Question about lifetime of dereferencing reference to reference

Hi all,

The following compiles fine:

fn immutable<'outer, 'inner>(reference: &'outer &'inner u8) -> &'inner u8 {
    *reference
}

But when I use a reference as mutable, I get a compile error:

fn mutable<'outer, 'inner>(reference: &'outer mut &'inner mut u8) -> &'inner mut u8 {
    *reference
}

Error:

error[E0623]: lifetime mismatch
 --> test.rs:2:5
  |
1 | fn mutable<'outer, 'inner>(reference: &'outer mut &'inner mut u8) -> &'inner mut u8 {
  |                                       --------------------------     --------------
  |                                       |
  |                                       this parameter and the return type are declared with different lifetimes...
2 |     *reference
  |     ^^^^^^^^^^ ...but data from `reference` is returned here

error: aborting due to previous error

What is the difference between references as immutable and references as mutable that cause immutable to compile, but cause errors when trying to compile mutable?

While I'm not entirely sure about this, I think the difference is due to & being Copy and &mut not being Copy. In immutable, &'inner can just be copied out of the dereference, so you can retain the inner lifetime. In mutable, however, it seems to be attempting a reborrow because it can't move the &'inner mut (changing the body to &mut *reference shows the same behaviour). This reborrow ends up having a lifetime of 'outer, because I think it is reborrowing through both references and using the outer lifetime as it must be the shorter (you can also make the body&mut **reference to show the same behaviour; for all these bodies, making the output lifetime 'outer removes the error).

This compiles:

fn mutable<'outer, 'inner>(reference: &'outer mut &'inner mut u8) -> &'outer mut u8 {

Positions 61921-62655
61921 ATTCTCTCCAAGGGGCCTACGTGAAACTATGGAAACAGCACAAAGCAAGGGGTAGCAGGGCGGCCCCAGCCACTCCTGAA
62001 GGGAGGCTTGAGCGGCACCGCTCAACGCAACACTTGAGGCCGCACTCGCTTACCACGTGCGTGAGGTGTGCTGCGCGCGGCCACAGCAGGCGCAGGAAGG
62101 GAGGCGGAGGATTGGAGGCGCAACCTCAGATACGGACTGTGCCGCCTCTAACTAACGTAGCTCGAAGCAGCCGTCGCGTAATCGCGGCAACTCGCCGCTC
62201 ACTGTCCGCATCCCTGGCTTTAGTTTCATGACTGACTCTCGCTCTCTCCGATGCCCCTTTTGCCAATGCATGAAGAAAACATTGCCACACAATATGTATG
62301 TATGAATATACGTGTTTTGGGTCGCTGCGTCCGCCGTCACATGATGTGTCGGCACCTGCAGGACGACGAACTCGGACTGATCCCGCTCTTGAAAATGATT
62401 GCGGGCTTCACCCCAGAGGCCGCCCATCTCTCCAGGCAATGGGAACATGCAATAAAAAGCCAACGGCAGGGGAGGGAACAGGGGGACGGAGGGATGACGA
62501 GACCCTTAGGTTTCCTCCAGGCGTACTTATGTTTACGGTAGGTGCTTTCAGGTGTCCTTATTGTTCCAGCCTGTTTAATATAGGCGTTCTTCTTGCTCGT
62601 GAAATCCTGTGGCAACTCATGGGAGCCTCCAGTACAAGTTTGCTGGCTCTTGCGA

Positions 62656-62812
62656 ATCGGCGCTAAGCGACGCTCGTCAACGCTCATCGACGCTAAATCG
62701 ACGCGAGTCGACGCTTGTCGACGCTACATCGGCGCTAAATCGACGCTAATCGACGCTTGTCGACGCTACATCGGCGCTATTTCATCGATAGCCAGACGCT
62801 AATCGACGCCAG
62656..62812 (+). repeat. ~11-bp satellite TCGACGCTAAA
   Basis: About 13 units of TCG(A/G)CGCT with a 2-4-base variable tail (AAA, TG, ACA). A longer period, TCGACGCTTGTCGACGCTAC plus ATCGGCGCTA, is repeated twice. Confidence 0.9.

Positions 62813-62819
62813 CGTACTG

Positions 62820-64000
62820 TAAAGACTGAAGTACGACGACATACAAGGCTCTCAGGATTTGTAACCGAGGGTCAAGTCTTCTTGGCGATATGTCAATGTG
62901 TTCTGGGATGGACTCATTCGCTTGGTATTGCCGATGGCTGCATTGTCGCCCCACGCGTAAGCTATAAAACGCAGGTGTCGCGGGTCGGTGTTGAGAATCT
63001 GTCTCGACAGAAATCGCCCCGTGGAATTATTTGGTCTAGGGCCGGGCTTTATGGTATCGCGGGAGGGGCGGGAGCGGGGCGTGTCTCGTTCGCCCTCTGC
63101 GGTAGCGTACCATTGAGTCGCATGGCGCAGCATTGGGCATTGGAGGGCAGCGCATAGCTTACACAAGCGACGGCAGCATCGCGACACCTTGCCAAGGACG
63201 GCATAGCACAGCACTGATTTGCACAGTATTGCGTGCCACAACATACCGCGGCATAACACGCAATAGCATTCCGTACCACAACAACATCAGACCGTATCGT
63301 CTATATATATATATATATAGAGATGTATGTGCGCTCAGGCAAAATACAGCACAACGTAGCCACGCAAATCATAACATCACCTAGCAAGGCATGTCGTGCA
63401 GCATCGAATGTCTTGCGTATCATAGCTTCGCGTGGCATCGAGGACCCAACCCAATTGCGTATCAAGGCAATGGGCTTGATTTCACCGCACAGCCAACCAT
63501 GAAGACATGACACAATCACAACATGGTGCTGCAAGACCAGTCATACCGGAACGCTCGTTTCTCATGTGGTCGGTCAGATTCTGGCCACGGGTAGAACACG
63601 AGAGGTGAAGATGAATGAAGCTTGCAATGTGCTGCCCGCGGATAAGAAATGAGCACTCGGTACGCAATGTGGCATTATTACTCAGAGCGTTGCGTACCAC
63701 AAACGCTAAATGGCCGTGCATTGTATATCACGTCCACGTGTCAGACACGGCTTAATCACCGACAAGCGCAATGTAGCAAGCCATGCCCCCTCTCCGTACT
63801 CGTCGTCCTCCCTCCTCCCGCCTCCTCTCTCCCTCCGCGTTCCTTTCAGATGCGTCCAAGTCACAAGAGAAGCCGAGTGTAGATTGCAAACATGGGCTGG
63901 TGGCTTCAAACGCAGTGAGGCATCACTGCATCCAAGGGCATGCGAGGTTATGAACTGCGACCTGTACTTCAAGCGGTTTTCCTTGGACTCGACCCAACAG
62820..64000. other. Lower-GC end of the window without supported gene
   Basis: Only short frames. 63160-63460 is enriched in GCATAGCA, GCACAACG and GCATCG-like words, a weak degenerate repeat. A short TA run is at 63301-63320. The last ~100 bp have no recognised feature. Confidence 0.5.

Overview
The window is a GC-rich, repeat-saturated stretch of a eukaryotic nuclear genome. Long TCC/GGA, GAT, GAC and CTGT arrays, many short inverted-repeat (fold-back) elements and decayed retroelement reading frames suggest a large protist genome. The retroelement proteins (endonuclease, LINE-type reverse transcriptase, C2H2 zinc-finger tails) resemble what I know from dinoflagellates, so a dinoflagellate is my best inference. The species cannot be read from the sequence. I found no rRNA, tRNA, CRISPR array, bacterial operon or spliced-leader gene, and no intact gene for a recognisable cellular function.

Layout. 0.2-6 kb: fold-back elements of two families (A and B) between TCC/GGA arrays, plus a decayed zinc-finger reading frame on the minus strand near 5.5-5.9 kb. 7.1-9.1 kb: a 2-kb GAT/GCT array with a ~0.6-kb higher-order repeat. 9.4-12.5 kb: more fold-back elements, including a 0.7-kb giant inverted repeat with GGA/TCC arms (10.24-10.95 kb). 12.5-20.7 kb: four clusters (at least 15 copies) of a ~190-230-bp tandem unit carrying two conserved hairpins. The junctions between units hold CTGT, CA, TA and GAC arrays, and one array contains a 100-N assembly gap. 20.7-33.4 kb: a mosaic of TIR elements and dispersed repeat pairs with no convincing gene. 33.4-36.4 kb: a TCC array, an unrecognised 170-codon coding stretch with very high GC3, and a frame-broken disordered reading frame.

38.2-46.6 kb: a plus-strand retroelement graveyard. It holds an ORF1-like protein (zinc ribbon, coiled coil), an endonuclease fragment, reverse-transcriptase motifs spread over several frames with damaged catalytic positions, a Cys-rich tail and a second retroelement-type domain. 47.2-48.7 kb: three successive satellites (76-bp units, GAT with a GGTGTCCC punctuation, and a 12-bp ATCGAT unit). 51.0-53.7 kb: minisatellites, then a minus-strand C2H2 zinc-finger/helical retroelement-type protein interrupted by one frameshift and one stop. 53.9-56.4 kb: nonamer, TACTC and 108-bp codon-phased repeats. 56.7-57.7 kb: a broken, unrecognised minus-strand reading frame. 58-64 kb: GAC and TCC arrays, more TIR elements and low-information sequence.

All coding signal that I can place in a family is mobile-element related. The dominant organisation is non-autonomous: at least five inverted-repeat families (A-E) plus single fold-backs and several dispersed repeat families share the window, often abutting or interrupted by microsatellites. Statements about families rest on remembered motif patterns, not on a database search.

*reference
}

Basically if you were to return &'inner mut u8, the result would not be considered a borrow of the outer mutable reference, and thus it would not be locked from usage until you stop using the returned reference.

However this would not be good, as you would then have two mutable references, usable at the same time, that overlap (i.e. they can both access the u8). This is against the defining characteristic of mutable references — that they are unique.

Returning a reference with 'outer instead is fine, as this is a borrow of the outer reference, leaving it unusable while the returned reference exists.

7 Likes

Thank you both for your answers!

I think both have the same point: if this implementation of mutable would be accepted by the compiler, then it would be possible to create two references as mutable to the same thing. Indeed, if I "suppress" the compile error by replacing the implementation with unimplemented!(), then the following compiles:

fn mutable<'outer, 'inner>(reference: &'outer mut &'inner mut u8) -> &'inner mut u8 {
    unimplemented!();
}

fn main() {
    let mut a = 4;
    let mut b = &mut a;
    let c = mutable(&mut b);
    // If the original implementation of `mutable` were to be accepted, both `b` and `c` are references as mutable to `a`!
    *b = 5;
    *c = 6;
}
1 Like

Yes, and alternatively you'd be able to give the same reference to mutable twice, which would even more obviously be two overlapping mutable referenes.